Inspire and be inspired…that was the charge to the Children’s Health Fund (CHF) leaders from across our national network as we kicked off a three-day conference in Miami on October 16th. And inspire we did! Over the course of the gathering we listened, learned, and shared about what’s working in our efforts to break down health care access barriers for our country’s most vulnerable children. This year’s content was exceptional, participation was robust, and the learnings just keep coming – even after the conference concluded.
While it is difficult to call attention to any one presentation, practice or learning, there were some exceptional program discussions that stood out, and, as always, we all walked away with the assurance that our body of knowledge is continually improving through this network and community of practice.
Telehealth was a hot topic and our hosts Dr. Judy Schaechter and Dr. Lisa Gwynn, representing the award-winning CHF Southern Florida program, set the stage by showcasing how the mobile medical clinic is using innovative new technologies to bridge the access gaps for poor kids. For example, using telemedicine, pediatricians can connect with specialists as the mobile clinic moves from school to community center – seeing kids where they live, learn and gather, right from their offices. This time savings allows a child to get back to school, and a parent to get back to work, with reduced delays.
Children dominated the immigration discussion which was looked at from both a policy and practice perspective. Dr. Alan Shapiro and Brett Stark, Esq., reported on their Terra Firma program, the groundbreaking medical-legal partnership that is turning heads with its success rates – not only making young people healthy, but effectively representing them in immigration courts and winning asylum cases.
Our Public Policy team kept us all abreast of the threat to vulnerable children that the proposed changes to “Public Charge” policy would cause. Based on this cruel concept, immigrant families are now on notice that their residency status may be jeopardized for availing themselves of the benefits of programs like Medicaid and SNAP (food stamps). Key takeaway: If this harmful policy is enacted, it would undermine access to health care and other needed services for our nation’s most vulnerable children. The fact is that in the USA today, immigrant children comprise the largest remaining cohort of children lacking insurance coverage. The policy needs to be revised to ensure that all children, regardless of immigration status, have appropriate access to health care and supportive services.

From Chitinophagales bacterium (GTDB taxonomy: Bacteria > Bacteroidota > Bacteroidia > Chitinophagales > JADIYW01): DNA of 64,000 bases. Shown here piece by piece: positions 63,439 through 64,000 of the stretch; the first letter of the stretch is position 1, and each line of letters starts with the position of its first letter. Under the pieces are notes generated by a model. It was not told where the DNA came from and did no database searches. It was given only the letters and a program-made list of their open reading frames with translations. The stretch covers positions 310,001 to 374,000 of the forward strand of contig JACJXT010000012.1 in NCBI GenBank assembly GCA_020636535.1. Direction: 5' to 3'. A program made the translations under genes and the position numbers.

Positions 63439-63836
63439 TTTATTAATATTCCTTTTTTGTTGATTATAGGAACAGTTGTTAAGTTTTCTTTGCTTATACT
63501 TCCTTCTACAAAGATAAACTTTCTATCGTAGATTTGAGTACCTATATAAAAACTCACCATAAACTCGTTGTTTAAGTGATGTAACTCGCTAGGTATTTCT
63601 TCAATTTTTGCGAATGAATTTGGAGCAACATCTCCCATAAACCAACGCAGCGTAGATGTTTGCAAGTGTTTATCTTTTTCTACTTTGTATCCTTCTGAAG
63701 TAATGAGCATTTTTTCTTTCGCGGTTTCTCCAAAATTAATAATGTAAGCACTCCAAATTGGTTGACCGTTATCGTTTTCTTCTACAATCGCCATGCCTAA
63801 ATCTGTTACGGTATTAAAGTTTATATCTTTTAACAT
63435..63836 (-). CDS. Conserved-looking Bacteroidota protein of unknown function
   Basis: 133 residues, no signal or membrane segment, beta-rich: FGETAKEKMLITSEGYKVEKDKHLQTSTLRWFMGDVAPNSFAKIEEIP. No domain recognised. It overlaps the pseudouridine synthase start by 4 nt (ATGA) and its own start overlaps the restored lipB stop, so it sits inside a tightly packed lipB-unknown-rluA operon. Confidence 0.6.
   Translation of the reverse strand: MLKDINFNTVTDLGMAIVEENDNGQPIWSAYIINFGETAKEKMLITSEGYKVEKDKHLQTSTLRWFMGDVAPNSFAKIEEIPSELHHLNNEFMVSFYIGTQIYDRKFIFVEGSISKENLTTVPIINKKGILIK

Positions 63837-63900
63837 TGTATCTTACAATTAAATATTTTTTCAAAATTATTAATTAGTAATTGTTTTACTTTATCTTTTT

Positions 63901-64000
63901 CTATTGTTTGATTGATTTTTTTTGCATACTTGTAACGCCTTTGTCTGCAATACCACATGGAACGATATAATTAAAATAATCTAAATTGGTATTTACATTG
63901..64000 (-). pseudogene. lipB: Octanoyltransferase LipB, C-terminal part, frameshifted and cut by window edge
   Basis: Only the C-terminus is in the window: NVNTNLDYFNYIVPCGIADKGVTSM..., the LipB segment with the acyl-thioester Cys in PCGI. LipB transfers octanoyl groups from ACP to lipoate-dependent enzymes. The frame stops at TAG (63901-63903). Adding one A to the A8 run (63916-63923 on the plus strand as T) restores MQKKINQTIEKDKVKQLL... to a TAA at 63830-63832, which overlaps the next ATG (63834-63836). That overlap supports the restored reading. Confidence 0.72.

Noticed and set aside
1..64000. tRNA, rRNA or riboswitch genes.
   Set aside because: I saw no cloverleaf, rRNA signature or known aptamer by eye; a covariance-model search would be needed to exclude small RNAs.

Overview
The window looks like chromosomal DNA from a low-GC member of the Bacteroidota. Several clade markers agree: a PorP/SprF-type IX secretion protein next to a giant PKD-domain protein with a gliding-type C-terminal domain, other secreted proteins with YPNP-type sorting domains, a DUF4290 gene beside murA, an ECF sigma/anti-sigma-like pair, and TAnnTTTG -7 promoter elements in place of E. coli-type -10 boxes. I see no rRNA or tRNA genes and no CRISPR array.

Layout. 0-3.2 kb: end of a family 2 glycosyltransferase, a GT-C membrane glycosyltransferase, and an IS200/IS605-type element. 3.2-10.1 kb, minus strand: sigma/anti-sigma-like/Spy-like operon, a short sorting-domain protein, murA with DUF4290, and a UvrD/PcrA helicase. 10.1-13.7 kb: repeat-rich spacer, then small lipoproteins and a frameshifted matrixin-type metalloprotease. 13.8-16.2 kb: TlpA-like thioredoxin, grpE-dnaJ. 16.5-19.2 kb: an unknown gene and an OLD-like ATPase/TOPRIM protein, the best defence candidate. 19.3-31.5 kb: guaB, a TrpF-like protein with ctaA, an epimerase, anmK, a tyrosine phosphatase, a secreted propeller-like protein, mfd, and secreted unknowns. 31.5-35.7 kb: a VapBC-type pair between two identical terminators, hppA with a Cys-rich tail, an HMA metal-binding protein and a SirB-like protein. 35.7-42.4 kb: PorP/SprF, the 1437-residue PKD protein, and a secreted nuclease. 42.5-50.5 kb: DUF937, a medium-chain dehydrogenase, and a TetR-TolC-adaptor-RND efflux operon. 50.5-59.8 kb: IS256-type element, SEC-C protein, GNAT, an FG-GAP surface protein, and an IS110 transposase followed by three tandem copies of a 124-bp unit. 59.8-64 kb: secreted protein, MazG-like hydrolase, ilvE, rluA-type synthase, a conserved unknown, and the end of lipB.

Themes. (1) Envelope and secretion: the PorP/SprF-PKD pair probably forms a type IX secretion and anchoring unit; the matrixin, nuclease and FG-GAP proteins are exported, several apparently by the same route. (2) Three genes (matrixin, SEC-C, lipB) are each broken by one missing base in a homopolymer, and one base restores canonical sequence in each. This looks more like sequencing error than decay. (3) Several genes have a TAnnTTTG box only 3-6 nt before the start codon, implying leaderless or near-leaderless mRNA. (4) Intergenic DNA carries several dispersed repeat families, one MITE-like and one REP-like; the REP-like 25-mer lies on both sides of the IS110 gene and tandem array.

Our work with young people also moved center stage with workshops on trafficking, foster care, and homelessness, each intersecting with this increasingly important group of children we serve. I learned that almost 40 percent of homeless youth are LGBTQ and that suicide rates among these marginalized teens are skyrocketing. But as bad as the numbers seem, there is hope and our programs in Detroit, Houston, Nevada, Orlando, Phoenix, and San Francisco are all on the front lines with programming that brings kids back home and greatly reduces the risk of suicide.
Looking back at the three days of programming, I was reminded of the words of Dr. Martin Luther King when he said, “…the time is always right, to do what is right.” In bringing these words forward, I applauded each of our leaders and their programs, specifically recognizing how they live these words every day. This is the spirit keeps us moving forward, despite what appear to be setbacks, because we know that our work is critical to the thriving of our children, our communities and our country. Yes, we agreed, it’s a long road – but yes, we will continue to do what is right for kids!